The Hawkesbury has received quite a bit of literary attention in recent years. Most famously, on the basis of her own genealogical connections Kate Grenville set her The Secret River on the Hawkesbury, and Julie Janson has reciprocated in her Benevolence, an indigenous response to settler family stories. In this book Karsken takes on the hugely popular Secret River, not so much in terms of the fiction/history debate, but more for its depiction of the Dyarubbin people as largely uncomprehending, unknowable and eventually massacred into disappearance. She takes particular issue with Grenville’s scene where William Thornhill tries to introduce himself to what she depicts as an uncomprehending Aboriginal man. Instead of just mimicking a settler naming himself, Karsken notes that the Aboriginal people of the Hawkesbury were very particular about names and gestures of friendship. The brutal Smasher Sullivan in Grenville’s book would have not survived long because his brutal treatment of his woman would have been swiftly avenged. In the closing grotesque scenes there are poisonings, massacres and the burning pile of black bodies. Karsken points out that Grenville herself admitted that she drew on the Myall Creek Massacre of 1838, twenty years after the story depicted. She points out that Grenville’s book and the miniseries it inspired was also a throwback to the 1980s Aboriginal history that focussed on massacres.
However, by the time Grenville’s The Secret River appeared, historians were rethinking the portrayal of Aboriginal people only as passive victims of all-powerful whites, and recovering very different histories: the stories of resistance, and of the long war that Aboriginal people fought in defence of their Country. These new histories were more holistic too, recognizing other important aspects of cross-cultural contact- diplomacy, negotiation, conciliation, cooperation, friendship, intimate relations and the living exchange of things, words and ideas.
Karsken’s work very much falls into this ‘new history’ category. There is something almost wistful about the possibilities at early contact. There are what-ifs in her history, most particularly concerning Governor King who after meeting with a delegation of men from the Dyarubbin, stopped making land grants further down the river – a policy that was swiftly overturned by the next governor sent out by the colonial Office. She looks for womens’ stories, and finds them. She seeks individuals, and names them, and searches for continuities. At the end of the book, she describes her discovery in the archives of Rev. John McGarvies list of ‘Native names of places on the Hawkesbury’ which brought the names of country out of the silence. It now forms the basis of a collaborative project with Darug knowledge-holders, historians, linguists and archaeologists.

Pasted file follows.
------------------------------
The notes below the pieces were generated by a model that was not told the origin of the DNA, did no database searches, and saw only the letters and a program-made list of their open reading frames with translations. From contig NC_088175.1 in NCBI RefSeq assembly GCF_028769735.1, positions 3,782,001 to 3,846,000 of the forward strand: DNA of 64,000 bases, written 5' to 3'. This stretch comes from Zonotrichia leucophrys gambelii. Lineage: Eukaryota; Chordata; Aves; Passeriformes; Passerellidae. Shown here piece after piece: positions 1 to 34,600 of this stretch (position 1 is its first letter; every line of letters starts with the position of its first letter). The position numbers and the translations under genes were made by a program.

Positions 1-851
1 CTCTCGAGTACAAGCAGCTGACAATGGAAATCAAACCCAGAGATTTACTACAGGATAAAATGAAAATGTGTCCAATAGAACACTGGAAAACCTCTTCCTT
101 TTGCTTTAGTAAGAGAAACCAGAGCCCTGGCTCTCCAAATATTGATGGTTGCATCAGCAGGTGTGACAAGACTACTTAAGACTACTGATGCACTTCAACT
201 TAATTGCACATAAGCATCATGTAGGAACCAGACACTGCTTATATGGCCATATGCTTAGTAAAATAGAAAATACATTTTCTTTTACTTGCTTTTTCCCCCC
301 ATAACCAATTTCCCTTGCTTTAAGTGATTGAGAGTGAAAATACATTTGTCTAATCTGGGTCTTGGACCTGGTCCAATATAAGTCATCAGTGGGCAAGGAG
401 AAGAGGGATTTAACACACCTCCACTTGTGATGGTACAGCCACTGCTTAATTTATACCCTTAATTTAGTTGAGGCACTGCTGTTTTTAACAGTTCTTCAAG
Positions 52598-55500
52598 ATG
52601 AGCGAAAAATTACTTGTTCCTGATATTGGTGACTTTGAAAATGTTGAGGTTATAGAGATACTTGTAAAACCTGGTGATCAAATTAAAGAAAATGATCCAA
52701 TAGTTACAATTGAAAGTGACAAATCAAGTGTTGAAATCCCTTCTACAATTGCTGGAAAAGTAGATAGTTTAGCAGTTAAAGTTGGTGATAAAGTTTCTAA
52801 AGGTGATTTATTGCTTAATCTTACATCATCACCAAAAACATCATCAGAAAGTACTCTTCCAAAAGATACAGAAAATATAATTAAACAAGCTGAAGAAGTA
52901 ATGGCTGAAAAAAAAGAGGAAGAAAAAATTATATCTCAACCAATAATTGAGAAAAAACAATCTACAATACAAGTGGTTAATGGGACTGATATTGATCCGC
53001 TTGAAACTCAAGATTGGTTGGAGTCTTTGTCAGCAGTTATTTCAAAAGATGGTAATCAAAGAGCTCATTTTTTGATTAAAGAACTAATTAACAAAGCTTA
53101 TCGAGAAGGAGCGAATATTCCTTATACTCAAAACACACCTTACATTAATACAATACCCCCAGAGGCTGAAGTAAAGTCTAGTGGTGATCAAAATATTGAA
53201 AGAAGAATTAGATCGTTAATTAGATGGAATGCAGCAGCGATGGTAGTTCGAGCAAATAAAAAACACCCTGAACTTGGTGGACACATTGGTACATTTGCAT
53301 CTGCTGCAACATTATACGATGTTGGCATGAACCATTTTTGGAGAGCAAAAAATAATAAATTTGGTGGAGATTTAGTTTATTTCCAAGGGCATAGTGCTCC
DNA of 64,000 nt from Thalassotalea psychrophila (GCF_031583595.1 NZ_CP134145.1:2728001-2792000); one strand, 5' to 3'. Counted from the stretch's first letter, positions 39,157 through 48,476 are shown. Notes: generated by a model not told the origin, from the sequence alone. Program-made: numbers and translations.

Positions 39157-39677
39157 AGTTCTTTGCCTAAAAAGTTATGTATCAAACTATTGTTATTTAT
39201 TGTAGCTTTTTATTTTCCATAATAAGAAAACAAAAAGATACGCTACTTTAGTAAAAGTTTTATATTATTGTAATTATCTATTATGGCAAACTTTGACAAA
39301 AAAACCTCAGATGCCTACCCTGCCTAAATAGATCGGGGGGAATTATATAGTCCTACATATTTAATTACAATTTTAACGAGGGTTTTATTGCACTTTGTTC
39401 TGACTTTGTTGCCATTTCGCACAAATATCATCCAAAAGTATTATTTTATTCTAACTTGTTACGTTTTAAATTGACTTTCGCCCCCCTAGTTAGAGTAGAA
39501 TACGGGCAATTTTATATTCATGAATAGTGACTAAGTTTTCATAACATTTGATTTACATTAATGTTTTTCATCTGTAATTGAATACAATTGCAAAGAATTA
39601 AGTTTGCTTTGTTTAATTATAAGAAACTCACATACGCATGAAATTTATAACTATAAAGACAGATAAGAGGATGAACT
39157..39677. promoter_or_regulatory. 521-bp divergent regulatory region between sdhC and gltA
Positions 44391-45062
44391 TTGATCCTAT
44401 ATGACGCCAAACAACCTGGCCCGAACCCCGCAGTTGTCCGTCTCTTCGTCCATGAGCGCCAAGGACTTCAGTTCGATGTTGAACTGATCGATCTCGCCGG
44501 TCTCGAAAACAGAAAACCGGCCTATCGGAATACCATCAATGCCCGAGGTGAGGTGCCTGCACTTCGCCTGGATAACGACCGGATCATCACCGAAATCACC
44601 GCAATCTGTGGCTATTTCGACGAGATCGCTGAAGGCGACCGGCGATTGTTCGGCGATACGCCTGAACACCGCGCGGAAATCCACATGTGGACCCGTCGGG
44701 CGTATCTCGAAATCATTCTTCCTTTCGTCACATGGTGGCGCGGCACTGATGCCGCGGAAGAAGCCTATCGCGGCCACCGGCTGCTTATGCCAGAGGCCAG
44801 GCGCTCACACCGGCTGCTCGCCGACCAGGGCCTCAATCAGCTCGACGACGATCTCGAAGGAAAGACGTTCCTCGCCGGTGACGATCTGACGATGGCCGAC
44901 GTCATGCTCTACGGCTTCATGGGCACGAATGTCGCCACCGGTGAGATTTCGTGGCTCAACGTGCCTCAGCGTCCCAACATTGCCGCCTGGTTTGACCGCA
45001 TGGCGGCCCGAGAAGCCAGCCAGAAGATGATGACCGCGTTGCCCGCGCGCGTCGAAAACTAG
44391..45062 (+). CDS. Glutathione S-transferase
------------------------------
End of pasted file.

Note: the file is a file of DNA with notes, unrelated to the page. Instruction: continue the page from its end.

I am not familiar at all with the Hawkesbury/Dyarubbin region, and I found myself having to consult the maps at the front repeatedly. I suspect that someone from New South Wales would appreciate the book much more than a Victorian would. In many ways, these early-contact histories right across Australia are similar in that they are all freighted with a common longing and regret for the closure of opportunities that were once open. But each one is also different, and best known to people familiar with the location, because they are so deeply embedded in ‘country’, and as a result each is particular to itself.
This is a beautifully written book, that has its broad-ranging and yet detailed research interwoven on every page. It combines archaeological, ecological, local, spiritual research that keeps its focus on individuals, in the agency they possess, and the choices they make.